Why even Father Ted couldn’t kill the Rose of Tralee
If the Lovely Girls couldn’t see off the Rose of Tralee, is it on our TVs for good?
Flower power: When Dáithi Ó Sé – pictured with the 2011 Roses – became the host of the competition, the contestants got the closest thing they have had to a peer
Believe it or not, it is more than 17 years since the Father Ted episode “Rock A Hula Ted” was originally aired – not that many know it by that name. It’s the Lovely Girls episode. (“Of course, they all have lovely bottoms”, etc). It went out in April 1996 but would cast its long shadow across the summer until crossing the path of that August’s Rose of Tralee festival. And from that year on the two would be intertwined, Ted forever stalking the Roses.
The sitcom provided a useful mirror, but it can’t entirely be blamed for what happened next. There followed about a decade during which the Rose of Tralee was regularly, and rightly, criticised as an anachronism, an embarrassment, a national shame.
It held the place that The Late Late Show holds now, viewed as a lengthy sponsor-drenched television behemoth, in which guest after guest was wheeled out for a little scripted joshing, a wave at the parents and a ridiculous turn. Gay Byrne had hosted it until 1994, and was followed by Marty Whelan and Derek Davis.
The result was an annual two-night, five-hour televised patriarchal spectacular. And yet it survives. Arguably, it thrives. It is back next week, holding steady as a television fixture – last year 850,000 tuned in to see the winner fulfil her princess fantasies, and even the sniping is generally left to the sitting rooms where people are decrying this kind of thing even as they take a sneaky peek.
In the press its contestants are now greeted as models of feminism rather than traitors to the cause.
The biggest fuss about this year is that Dáithí Ó Sé has brought a little fun to the party by growing a beard. A beard! It’s a will-he-or-won’t- he-wear-it-on-the-night subplot to the otherwise straightforward story, illustrated this week by Roses chasing Ó Sé for no apparent reason other than it wasn’t the sort of photoshoot you’d have ever seen Gay Byrne involved in.
But you know that when the beard is the big talking point about the Rose of Tralee, then it is safe for at least another decade.
The hosts have had much to do with its turnaround. Yes, it has been written many times why the contestants confound the norms of the beauty pageant, of how the average contestant is now a multilingual particle physicist whose turn involves some class of twerking.
But the evolution of the host has been starker, and represents the swift path of an event and television show that have expertly wormed their way out of self-doubt.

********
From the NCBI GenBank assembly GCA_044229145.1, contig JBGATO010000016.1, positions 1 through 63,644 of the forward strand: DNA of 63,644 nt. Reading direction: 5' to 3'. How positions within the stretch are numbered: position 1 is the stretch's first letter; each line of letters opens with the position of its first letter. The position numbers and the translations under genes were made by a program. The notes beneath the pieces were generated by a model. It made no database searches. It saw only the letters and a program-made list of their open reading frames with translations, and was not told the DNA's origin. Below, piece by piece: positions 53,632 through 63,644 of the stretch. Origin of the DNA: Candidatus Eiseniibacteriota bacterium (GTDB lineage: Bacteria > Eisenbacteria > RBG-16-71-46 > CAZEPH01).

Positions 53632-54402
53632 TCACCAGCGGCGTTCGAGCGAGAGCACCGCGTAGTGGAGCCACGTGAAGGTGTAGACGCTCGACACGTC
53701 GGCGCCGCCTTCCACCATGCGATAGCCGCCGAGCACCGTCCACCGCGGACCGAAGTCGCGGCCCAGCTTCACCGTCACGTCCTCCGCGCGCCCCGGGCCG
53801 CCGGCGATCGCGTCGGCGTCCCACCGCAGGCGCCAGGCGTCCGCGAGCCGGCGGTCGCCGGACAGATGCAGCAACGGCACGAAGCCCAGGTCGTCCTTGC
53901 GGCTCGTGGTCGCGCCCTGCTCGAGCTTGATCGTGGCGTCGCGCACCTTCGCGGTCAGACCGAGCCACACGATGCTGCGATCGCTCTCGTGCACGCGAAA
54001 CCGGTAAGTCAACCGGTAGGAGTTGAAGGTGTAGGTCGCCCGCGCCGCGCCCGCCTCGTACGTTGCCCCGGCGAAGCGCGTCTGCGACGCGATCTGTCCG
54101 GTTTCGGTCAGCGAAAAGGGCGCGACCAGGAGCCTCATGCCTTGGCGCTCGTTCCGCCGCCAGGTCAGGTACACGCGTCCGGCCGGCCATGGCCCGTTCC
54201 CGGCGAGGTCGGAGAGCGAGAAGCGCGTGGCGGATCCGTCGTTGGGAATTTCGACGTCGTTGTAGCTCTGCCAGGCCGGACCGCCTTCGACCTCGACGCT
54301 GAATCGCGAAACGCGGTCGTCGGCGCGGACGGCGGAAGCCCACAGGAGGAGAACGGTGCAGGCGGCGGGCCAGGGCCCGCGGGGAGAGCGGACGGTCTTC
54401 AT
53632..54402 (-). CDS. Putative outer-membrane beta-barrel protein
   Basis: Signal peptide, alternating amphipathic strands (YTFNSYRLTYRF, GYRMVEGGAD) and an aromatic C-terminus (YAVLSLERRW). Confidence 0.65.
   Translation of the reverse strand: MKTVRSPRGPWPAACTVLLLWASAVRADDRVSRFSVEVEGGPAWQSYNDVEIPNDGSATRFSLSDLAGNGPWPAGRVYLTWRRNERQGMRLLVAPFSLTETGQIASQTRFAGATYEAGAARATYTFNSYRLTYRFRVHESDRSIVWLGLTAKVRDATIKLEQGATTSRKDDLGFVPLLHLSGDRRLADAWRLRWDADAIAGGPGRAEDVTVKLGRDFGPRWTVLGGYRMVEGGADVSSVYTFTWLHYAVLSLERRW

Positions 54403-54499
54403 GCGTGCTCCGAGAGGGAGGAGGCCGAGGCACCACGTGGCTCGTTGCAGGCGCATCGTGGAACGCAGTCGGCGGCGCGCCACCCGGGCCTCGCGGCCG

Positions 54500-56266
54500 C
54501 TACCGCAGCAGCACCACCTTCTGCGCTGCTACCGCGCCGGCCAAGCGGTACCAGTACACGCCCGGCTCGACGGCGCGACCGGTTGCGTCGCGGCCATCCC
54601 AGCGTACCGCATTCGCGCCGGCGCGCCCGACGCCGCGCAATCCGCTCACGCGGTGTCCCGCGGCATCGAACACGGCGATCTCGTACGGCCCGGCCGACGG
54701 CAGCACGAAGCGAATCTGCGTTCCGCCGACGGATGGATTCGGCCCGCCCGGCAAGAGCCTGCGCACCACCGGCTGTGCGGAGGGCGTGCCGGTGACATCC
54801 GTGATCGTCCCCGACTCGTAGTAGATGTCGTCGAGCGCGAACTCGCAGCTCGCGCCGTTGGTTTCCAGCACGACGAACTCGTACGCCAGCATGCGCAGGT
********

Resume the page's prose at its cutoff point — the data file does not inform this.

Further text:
It began with Ryan Tubridy’s arched eyebrow, which was an attempt to match the Lovely Girls image with an acknowledgment of how ridiculous everyone knew the whole thing was.
When the role went to Ó Sé, the Roses got the closest thing they have had to a peer. So dedicated was he to the persona of someone who would get up to some mischief with the Roses if given half the chance that he went and married one.
But in between came Ray D’Arcy’s tenure. It was the best. Unencumbered by any need to keep up a shtick of his own – Tubridy’s then young fogeyism, Ó Sé’s giddy-goatedness – he ditched the irony. Instead he established a comfort and confidence between host, contestant and, most importantly, viewer that allowed them all to ignore for a while the weirdness, glad-handing and sponsorship avalanche of the festival and to simply present an entertaining TV show that understood its unique value in Irish life.
Meanwhile, off camera, the festival went on, and goes on still, with an unwavering dedication to anachronism. Because anyone who thinks that the Rose of Tralee is like an episode of Father Ted is wrong. It is like two episodes of Father Ted. Specifically, the Lovely Girls episode and its very first episode, “Good Luck, Father Ted”, which featured the Craggy Island funfair.
Every year, before the big telly event, there is the parade through the streets of Tralee. There are the waving Roses, atop a variety of van-dragged, LSD-themed floats. They are flanked by tuxedoed escorts, the last men alive who can use the term “escort” in any connotation that doesn’t give your computer’s pop-up filter a big job to do. As you watch the parade you are constantly on alert for a passing Tunnel of Goats.
That unapologetically old-fashioned parade is where the Rose of Tralee’s unadorned spirit resides. Television is where its national image thrives. Despite everything, it has managed to hold on to both.